Aurore: je
Michael: meaning "I" and the verb
Aurore: connais
Michael: means "know."
Aurore: La,
Michael: which means "her" is the object pronoun in this case. As you can see, it is placed between the subject and the verb.
As you continue to study French at a more advanced level, you’ll notice that interrogative and imperative structures necessitate unique word orders. But, for now, in this lesson, you can master the word order used in declarative sentences.
[Recall 1]
Michael: Let’s take a closer look at the dialogue.
Do you remember how Ben Lee says "I know her, it's Zaz!"
(pause 4 seconds)
Aurore as Ben Lee: Je la connais, c'est Zaz !
Michael: In French, you have two basic sentence structures: S-V-O (if using a noun) and S-O-V (if using a pronoun). In this specific example, we’re using the SOV structure as we’re using the object pronoun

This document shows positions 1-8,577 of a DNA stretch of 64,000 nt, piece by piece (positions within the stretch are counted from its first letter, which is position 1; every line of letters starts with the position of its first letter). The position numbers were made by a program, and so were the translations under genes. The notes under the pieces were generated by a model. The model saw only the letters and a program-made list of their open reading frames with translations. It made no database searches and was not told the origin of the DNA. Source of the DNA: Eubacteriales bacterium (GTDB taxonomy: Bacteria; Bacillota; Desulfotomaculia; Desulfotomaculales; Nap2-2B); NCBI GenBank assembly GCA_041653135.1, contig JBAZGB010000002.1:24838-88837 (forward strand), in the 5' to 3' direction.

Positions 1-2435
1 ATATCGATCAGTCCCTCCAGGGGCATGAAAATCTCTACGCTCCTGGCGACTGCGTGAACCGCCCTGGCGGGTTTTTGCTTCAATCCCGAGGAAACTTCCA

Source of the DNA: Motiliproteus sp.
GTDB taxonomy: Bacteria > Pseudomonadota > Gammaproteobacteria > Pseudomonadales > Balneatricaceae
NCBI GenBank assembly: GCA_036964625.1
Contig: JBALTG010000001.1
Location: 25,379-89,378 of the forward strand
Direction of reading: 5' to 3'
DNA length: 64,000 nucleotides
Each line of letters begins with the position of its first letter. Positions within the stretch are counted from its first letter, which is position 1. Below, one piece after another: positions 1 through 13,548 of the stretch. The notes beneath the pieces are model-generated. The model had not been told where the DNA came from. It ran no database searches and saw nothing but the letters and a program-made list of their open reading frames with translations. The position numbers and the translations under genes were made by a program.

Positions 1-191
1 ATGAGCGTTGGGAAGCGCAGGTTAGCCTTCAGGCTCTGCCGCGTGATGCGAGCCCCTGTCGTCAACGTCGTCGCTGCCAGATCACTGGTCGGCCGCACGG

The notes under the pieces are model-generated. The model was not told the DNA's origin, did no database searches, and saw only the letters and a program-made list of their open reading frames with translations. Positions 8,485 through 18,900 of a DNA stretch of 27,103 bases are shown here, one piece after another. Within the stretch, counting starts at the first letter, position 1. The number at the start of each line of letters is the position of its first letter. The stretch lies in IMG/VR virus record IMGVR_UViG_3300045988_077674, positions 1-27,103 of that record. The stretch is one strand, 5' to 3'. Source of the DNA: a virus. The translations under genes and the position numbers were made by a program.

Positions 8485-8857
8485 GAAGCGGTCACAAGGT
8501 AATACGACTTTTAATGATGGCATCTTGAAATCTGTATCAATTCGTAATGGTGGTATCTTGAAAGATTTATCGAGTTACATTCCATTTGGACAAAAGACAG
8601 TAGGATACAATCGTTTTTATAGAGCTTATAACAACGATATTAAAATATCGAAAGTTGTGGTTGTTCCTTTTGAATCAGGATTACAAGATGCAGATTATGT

Aurore: la
Michael: meaning "her." We could also have a SVO structure without the object pronoun:
Aurore: Je connais Zaz,
Michael: meaning "I know Zaz," though here the pronoun is needed to point at the celebrity.
[Recall 2]
Michael: Now, let’s take a look at our second sentence.
Do you remember how Justine Jerome says "I know her too."
(pause 4 seconds)
Aurore as Justine Jerome: Moi aussi, je la connais.
Michael: It is the same thing here. We have to have a basic SOV structure with the object pronoun "her,"
Aurore: la.